Antisense oligonucleotide treatment reveals a physiologically relevant role for adrenomedullin gene products in sodium intake

Willis K. Samson, Ann M. Bode, Tonya C. Murphy, Zachary T. Resch

Research output: Contribution to journalArticlepeer-review

35 Scopus citations

Abstract

Adrenomedullin (AM), a potent hypotensive peptide, is produced in numerous tissues including adrenal gland, kidney, brain and pituitary gland, where it acts to modify sodium homeostasis. Central AM administration dose- dependently inhibits sodium appetite. AM antisense oligonucleotide treatment significantly lowered peptide content in the hypothalamic paraventricular (PVN) nucleus and exaggerated the consumption of sodium. These results support a physiologic role for adrenomedullin gene products in the central regulation of sodium homeostasis.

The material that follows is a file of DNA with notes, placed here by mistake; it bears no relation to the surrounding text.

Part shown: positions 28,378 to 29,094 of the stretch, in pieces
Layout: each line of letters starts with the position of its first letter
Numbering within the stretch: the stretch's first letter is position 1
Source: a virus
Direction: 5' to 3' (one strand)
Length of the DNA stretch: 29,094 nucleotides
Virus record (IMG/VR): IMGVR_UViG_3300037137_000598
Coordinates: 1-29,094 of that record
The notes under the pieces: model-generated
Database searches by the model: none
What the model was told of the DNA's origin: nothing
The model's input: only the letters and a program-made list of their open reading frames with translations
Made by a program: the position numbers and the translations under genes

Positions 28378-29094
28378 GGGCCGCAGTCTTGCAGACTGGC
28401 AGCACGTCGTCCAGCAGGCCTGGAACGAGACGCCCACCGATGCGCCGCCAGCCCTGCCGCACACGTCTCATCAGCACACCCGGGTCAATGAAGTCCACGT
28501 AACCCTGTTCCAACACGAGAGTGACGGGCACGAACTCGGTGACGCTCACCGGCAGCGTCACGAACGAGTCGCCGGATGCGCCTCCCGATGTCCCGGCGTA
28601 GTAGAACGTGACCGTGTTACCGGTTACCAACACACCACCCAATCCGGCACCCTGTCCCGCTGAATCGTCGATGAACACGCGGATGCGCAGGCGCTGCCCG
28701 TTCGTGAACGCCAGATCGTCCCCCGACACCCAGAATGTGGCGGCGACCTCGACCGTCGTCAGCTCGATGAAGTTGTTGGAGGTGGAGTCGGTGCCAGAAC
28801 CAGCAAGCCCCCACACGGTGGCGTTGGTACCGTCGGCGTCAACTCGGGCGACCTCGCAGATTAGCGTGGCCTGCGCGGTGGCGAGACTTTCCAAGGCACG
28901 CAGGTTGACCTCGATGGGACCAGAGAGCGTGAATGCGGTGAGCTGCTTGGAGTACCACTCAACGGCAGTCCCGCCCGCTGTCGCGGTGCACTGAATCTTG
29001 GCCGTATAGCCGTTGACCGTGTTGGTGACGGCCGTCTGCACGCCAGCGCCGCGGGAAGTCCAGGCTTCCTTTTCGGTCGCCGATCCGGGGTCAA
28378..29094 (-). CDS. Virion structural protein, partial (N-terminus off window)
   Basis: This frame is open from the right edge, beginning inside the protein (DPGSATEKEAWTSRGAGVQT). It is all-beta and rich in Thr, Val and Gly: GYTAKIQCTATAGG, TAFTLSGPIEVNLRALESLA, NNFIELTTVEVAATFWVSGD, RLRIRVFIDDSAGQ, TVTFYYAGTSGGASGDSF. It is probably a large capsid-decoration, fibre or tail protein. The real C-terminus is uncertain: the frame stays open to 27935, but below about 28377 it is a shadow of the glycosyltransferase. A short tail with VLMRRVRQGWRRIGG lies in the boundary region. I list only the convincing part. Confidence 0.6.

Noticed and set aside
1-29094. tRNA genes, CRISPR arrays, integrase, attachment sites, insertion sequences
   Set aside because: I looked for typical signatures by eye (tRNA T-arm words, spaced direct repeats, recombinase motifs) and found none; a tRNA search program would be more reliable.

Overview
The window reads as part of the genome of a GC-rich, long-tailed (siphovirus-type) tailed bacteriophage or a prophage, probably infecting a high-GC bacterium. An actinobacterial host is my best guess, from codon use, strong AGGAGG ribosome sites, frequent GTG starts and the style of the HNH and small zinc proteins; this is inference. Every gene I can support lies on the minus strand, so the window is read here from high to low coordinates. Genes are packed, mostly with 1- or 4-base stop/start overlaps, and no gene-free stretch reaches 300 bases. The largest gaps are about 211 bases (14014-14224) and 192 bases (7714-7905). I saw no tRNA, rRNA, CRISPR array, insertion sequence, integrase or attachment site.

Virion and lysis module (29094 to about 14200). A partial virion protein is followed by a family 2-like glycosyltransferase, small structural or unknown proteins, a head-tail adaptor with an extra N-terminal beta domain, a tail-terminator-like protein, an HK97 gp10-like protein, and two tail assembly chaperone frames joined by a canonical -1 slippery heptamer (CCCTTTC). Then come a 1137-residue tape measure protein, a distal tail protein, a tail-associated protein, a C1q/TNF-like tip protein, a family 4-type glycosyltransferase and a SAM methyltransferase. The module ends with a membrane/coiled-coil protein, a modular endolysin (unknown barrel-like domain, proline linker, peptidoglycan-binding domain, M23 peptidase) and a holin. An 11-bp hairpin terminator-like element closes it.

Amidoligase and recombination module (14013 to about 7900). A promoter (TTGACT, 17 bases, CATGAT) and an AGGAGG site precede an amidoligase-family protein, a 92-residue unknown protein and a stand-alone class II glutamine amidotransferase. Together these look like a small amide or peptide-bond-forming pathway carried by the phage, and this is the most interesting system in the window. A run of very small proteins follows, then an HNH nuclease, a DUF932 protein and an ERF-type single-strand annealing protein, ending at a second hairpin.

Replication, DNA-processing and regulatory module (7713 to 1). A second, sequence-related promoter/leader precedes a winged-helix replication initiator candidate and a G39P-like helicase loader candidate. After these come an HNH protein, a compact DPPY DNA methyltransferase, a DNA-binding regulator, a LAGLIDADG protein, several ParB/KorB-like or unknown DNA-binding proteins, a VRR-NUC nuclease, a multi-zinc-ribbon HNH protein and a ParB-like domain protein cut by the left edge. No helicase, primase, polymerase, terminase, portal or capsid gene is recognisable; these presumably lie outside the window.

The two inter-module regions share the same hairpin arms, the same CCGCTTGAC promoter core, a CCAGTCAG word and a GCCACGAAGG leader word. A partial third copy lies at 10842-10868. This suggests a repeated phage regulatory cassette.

Original languageEnglish (US)
Pages (from-to)164-167
Number of pages4
JournalBrain Research
Volume818
Issue number1
DOIs
StatePublished - Feb 6 1999

Bibliographical note

Funding Information:
This work was supported by a grant from the Max Baer Heart Fund, Dakota Aerie of the Fraternal Order of Eagles.

Keywords

  • Adrenomedullin
  • Antisense
  • Salt appetite

Fingerprint Dive into the research topics of 'Antisense oligonucleotide treatment reveals a physiologically relevant role for adrenomedullin gene products in sodium intake'. Together they form a unique fingerprint.

Cite this